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COMMONWEALTH v. MEISE (11/16/73)

decided: November 16, 1973.

COMMONWEALTH
v.
MEISE, APPELLANT



Appeal from judgment of sentence of Court of Common Pleas of Bucks County, No. 200 of 1973, in case of Commonwealth of Pennsylvania v. John Meise.

COUNSEL

Clyde W. Waite, Assistant Public Defender, for appellant.

Martin J. King, Assistant District Attorney, with him Stephen B. Harris, First Assistant District Attorney, and Kenneth G. Biehn, District Attorney, for Commonwealth, appellee.

Wright, P. J., Watkins, Jacobs, Hoffman, Spaulding, Cercone, and Spaeth, JJ. Opinion by Jacobs, J.

Author: Jacobs

[ 225 Pa. Super. Page 524]

The issue in this case is the proper computation of a sentence for prison breach.

[ 225 Pa. Super. Page 525]

For some time prior to November 30, 1972, appellant was imprisoned in the Bucks County jail awaiting trial on a drug charge. On that date appellant escaped. He was returned to the jail on December 26, 1972. He pleaded guilty to prison breach on June 4, 1973, and on July 3, 1973, was sentenced to imprisonment for a period of 1 to 5 years, to be computed from June 4, 1973. At the time of the sentencing the appellant was not serving a sentence on any other charge, but was awaiting trial on the drug charge. Appellant claims that his sentence for prison breach should be computed from December 26, 1972, because of the provisions of the Act of May 28, 1937, P. L. 1036, § 1, 19 P.S. § 894, and the Act of August 14, 1963, P. L. 841, § 1, 19 P.S. § 898, which read as follows: "From and after the passage of this act, all sentences for criminal offenses of persons who at the time sentence is imposed are held in custody in default of bail, or otherwise, shall begin to run and be computed from the date of commitment for the offense for which said sentence shall be imposed, unless the person sentenced shall then be undergoing imprisonment under a sentence imposed for any other offense or offenses, in which case the said sentence shall begin to run and be computed, either from the date of imposition thereof or from the expiration of such other sentence or sentences, as the court shall, in its discretion, direct."*fn1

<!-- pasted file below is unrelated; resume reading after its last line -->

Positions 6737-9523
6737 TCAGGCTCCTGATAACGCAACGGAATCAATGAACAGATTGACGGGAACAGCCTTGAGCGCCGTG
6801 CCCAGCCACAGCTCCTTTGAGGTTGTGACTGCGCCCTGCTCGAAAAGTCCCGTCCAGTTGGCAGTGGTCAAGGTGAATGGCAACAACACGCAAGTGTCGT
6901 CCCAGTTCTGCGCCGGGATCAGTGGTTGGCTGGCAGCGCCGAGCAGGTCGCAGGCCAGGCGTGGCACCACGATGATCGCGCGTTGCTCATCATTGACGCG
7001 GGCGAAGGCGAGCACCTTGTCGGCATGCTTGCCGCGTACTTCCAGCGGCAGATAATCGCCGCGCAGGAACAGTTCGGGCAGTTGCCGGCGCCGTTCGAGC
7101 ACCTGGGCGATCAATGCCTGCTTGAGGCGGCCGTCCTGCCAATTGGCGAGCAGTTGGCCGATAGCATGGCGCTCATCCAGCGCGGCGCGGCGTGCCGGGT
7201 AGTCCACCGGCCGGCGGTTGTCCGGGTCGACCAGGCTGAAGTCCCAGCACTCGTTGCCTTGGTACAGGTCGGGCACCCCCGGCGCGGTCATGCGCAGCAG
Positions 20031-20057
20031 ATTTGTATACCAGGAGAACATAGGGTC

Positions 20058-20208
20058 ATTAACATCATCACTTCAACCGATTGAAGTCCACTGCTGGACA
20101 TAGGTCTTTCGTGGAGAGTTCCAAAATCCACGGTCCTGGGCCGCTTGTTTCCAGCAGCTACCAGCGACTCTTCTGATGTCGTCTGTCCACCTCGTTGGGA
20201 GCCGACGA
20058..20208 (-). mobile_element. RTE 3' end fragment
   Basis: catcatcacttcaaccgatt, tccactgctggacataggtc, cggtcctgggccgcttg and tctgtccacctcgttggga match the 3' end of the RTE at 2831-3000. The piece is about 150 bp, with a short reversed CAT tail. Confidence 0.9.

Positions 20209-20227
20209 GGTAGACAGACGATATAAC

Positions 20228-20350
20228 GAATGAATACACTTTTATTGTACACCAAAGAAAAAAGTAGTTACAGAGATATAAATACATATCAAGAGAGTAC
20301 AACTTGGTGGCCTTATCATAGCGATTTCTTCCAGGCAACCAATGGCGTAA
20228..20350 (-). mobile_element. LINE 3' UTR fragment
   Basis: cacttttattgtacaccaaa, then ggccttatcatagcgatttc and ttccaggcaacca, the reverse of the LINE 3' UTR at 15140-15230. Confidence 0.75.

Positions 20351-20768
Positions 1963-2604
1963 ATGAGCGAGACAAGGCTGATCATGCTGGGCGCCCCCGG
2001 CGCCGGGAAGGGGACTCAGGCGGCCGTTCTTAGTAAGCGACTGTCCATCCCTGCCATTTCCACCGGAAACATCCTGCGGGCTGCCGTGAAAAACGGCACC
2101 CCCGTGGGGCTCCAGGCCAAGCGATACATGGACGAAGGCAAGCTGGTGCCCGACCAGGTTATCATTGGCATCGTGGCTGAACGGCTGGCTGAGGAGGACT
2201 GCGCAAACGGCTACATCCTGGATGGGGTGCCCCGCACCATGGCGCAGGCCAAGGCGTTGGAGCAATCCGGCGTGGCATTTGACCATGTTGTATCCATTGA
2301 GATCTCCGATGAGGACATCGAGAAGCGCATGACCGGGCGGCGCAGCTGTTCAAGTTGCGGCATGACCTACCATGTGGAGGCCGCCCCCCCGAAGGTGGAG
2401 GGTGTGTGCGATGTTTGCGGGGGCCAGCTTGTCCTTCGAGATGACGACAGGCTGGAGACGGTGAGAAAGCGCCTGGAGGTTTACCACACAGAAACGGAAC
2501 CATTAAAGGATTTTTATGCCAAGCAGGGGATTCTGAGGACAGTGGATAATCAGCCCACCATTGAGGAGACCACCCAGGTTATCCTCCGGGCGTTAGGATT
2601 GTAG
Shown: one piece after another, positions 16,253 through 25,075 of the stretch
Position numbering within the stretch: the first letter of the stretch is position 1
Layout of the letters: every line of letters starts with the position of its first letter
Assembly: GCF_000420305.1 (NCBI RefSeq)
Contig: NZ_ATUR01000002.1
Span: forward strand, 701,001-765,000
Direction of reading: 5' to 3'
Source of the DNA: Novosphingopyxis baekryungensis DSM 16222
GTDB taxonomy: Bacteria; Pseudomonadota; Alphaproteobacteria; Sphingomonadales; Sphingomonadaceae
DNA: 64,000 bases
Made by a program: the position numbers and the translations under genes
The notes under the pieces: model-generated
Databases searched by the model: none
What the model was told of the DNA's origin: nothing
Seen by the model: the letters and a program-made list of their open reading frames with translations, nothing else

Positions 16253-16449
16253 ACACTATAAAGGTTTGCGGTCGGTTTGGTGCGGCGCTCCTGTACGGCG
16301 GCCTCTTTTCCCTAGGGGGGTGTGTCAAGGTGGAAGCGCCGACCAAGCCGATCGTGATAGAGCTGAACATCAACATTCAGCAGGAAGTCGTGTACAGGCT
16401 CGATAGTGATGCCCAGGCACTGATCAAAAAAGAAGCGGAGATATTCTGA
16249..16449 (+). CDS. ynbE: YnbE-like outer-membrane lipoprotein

"Any person who has been convicted of an offense in any court in this Commonwealth and sentenced to a term of imprisonment shall be given credit toward the service of his sentence for any days spent in custody on this offense prior to the imposition of his sentence, including any days spent in custody on this offense prior to the entry of bail."*fn2

[ 225 Pa. Super. Page 526]

Appellant's sentence for prison breach was imposed under § 309 of the Penal Code of 1939, Act of June 24, 1939, P. L. 872, as last amended by the Act of July 16, 1968, P. L. 353, § 1, 18 P.S. § 4309.*fn3 That section, in pertinent part, provides that any person undergoing imprisonment, whether before or after conviction, who breaks prison is guilty of a felony. The section directs that when the prison breach occurs after conviction of another offense, the sentence for prison breach shall commence from the expiration of the sentence for the other offense and any other prior sentences. The section says nothing about the commencement of a sentence where, as here, the prison breach occurs prior to conviction of the offense for which the person was originally imprisoned. The lower court, in imposing sentence to begin on June 4, 1973, relied on Commonwealth ex rel. Dailey v. Myers, 186 Pa. Superior Ct. 176, 142 A.2d 381 (1958).

The Dailey case was decided under an earlier prison breach statute differing somewhat from that under discussion; although the differences are not material for present purposes, an appreciation of the wording of the earlier statute is necessary to an understanding of the case. It provided, in part: "Any person undergoing imprisonment who breaks prison and escapes, or shall break ...


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